The EU could do more to engage with its traditional energy partners, to co-operate on green energy futures that are considered mutually beneficial.
With the agreement on the Carbon Border Adjustment Mechanism (CBAM) and the European Union’s other climate goals for 2030, the EU is making serious strides towards decarbonisation. Achieving those goals, however, will require the EU to get its green energy diplomacy in order.
Right now, many of the EU’s trading partners, particularly those exporting fossil energy and energy-intensive products, fear the impact these policies will have on them. The EU’s carbon pricing model is the most distinctive feature of the EU’s climate policies. It’s also the measure that has non-EU countries most worried.
India recently announced plans to file a complaint to the World Trade Organisation over the EU’s proposal to impose a carbon border tax. India also joins countries including China, the US, Brazil, Turkey and African nations in accusing the bloc of climate colonialism and protectionism. The EU needs to address their concerns as part of its green energy diplomacy efforts. These countries fear the CBAM – which covers imports into the EU of carbon-intensive products including iron, steel, cement, aluminium, fertilisers, electricity and hydrogen – will be extended to additional sectors and items further along the production chain, such as bicycles made of steel. They dislike that domestic carbon pricing is the only option exempt from the tax. In addition, countries exporting fossil energy to the EU realise their market is shrinking and will one day disappear altogether. This has caused anxiety among the many petrostates that depend on oil and gas revenues.
It should be said that the EU is in the process of developing its external energy engagement, but energy relations centred around the gas and oil trade have largely been the realm of Member States. EU climate diplomacy, in contrast, has focused on supporting the most climate-vulnerable countries. As a result, the EU is now confronting its limited capacity in the field of green energy diplomacy. Beyond green hydrogen, which has been identified as a priority, and rightly so, it needs funding and specialists in the field of electricity grid connectivity, battery technology, critical raw materials, and so on. The Global Gateway infrastructure investment strategy and Team Europe Initiatives by the EU and its Member States focused on the energy transition are a step in the right direction, but they won’t suffice.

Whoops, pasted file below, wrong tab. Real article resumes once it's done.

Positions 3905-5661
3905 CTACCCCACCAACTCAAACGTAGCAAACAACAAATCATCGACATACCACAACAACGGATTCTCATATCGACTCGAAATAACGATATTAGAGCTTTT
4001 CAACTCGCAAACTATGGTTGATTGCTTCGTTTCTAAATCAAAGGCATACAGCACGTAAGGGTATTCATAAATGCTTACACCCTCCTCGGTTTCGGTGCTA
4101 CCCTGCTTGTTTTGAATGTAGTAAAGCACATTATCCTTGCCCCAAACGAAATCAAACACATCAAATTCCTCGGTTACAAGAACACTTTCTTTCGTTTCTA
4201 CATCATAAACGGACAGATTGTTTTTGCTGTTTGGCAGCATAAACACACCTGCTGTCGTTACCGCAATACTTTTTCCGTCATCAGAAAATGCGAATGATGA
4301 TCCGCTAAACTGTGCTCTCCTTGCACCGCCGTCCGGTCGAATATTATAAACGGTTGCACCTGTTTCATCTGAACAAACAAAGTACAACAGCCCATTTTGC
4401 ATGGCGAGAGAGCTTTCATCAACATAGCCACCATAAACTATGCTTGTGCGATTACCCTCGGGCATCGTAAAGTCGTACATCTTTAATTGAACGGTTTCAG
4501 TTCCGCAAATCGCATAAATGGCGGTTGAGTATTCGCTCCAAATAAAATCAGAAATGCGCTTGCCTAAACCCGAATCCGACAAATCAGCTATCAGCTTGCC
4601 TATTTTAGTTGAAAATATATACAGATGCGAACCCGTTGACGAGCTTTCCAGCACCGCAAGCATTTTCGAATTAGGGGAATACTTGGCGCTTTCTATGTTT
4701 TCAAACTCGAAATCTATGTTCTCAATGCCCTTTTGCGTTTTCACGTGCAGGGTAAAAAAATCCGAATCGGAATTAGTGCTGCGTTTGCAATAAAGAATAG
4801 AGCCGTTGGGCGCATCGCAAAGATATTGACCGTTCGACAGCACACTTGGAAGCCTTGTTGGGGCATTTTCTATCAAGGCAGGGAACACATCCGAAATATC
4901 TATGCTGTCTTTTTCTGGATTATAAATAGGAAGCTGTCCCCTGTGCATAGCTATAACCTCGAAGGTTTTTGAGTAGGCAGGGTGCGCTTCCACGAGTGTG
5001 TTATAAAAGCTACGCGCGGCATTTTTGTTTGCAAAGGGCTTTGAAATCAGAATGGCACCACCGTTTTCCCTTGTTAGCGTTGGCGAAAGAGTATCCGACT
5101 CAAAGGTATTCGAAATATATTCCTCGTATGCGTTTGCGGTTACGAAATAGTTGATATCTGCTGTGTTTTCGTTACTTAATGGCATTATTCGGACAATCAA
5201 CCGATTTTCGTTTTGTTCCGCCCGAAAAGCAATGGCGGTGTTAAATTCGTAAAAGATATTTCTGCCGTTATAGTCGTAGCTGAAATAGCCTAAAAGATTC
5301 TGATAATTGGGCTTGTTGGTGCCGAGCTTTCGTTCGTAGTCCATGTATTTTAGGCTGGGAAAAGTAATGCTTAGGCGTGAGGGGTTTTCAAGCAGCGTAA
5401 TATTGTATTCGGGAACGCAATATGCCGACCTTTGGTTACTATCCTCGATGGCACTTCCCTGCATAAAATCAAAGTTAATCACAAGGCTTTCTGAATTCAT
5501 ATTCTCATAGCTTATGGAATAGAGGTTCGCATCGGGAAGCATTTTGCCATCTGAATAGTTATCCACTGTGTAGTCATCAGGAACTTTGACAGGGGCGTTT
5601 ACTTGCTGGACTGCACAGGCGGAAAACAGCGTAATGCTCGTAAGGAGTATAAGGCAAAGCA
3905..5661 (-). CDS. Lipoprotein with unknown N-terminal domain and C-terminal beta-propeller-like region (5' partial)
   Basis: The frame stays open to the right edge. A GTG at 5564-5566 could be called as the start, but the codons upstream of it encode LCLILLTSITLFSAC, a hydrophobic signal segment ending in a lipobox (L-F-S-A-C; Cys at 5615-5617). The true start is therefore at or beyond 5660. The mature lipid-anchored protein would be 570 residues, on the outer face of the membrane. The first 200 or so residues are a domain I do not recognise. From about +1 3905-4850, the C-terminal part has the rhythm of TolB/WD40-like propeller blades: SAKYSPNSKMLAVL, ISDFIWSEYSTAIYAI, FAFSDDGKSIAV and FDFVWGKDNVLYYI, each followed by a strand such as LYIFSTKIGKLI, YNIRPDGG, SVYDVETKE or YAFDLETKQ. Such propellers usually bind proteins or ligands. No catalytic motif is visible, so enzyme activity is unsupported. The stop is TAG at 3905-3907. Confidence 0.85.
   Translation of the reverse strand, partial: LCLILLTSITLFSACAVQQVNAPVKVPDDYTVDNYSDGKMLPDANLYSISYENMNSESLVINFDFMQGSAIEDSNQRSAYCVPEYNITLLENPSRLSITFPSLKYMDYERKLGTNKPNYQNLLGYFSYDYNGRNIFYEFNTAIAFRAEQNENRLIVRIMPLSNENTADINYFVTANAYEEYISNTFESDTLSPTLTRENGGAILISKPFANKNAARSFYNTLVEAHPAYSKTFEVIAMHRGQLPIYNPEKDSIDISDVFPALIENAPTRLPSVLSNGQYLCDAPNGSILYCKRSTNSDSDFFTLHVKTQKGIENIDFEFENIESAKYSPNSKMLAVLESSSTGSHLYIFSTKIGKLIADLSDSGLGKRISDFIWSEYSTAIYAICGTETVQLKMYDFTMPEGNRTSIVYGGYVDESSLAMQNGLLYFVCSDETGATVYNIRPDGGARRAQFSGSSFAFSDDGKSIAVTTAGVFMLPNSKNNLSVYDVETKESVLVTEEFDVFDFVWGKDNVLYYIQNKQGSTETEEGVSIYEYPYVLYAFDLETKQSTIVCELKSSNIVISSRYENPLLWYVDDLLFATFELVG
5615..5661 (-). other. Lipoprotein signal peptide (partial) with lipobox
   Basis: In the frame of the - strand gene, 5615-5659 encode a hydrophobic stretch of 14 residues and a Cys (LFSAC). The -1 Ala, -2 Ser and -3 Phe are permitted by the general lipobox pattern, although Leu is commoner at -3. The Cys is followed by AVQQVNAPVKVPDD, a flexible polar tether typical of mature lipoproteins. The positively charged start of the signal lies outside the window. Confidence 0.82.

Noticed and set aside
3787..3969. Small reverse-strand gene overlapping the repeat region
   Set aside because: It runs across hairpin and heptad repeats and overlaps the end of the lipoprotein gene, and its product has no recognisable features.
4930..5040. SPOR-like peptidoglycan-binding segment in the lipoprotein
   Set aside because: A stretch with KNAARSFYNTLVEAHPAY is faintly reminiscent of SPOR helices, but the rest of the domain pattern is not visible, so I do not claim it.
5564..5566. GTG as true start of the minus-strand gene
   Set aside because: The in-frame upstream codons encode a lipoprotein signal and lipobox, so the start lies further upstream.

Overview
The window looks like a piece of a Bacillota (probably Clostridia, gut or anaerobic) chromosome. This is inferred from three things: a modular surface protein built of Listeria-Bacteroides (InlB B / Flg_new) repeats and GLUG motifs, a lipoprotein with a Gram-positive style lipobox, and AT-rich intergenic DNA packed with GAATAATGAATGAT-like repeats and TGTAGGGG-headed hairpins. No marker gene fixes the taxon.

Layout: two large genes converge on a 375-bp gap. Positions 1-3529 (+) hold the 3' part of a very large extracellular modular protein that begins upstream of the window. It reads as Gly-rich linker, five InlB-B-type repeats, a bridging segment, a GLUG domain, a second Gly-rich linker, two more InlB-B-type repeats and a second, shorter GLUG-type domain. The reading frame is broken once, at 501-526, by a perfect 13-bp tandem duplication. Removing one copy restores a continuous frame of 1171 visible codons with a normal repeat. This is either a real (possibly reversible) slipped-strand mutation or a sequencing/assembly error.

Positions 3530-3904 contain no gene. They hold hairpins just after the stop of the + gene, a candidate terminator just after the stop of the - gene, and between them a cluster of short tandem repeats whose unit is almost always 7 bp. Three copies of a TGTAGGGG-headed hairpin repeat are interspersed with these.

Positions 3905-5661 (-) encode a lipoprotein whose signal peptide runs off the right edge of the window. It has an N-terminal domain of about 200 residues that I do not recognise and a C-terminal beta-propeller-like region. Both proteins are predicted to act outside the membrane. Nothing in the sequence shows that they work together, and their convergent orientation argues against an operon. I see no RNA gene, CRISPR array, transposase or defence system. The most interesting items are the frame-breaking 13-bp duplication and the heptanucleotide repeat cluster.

For instance, in the mid-term review of the financial instrument for neighbourhood, development and international co-operation (the so-called NDICI-Global Europe instrument), budgets should be shifted to support the energy transition, including in middle-income countries. And EU delegations need to include more diplomats able to engage in discussions on carbon pricing and energy transition co-operation.
Tackling climate change and minimising its effects is a priority for the EU. It is also in the EU’s energy and broader security interest to get rid of fossil energy at home and abroad. Solar, wind and hydropower are cheaper than fossil fuels, available in more places and non-intermittent once energy storage issues are resolved by hydrogen and batteries. This is also the case for many other countries. The EU could do more to engage with its traditional energy partners, and the ones that accuse it of climate colonialism and protectionism, to co-operate on green energy futures that are considered mutually beneficial.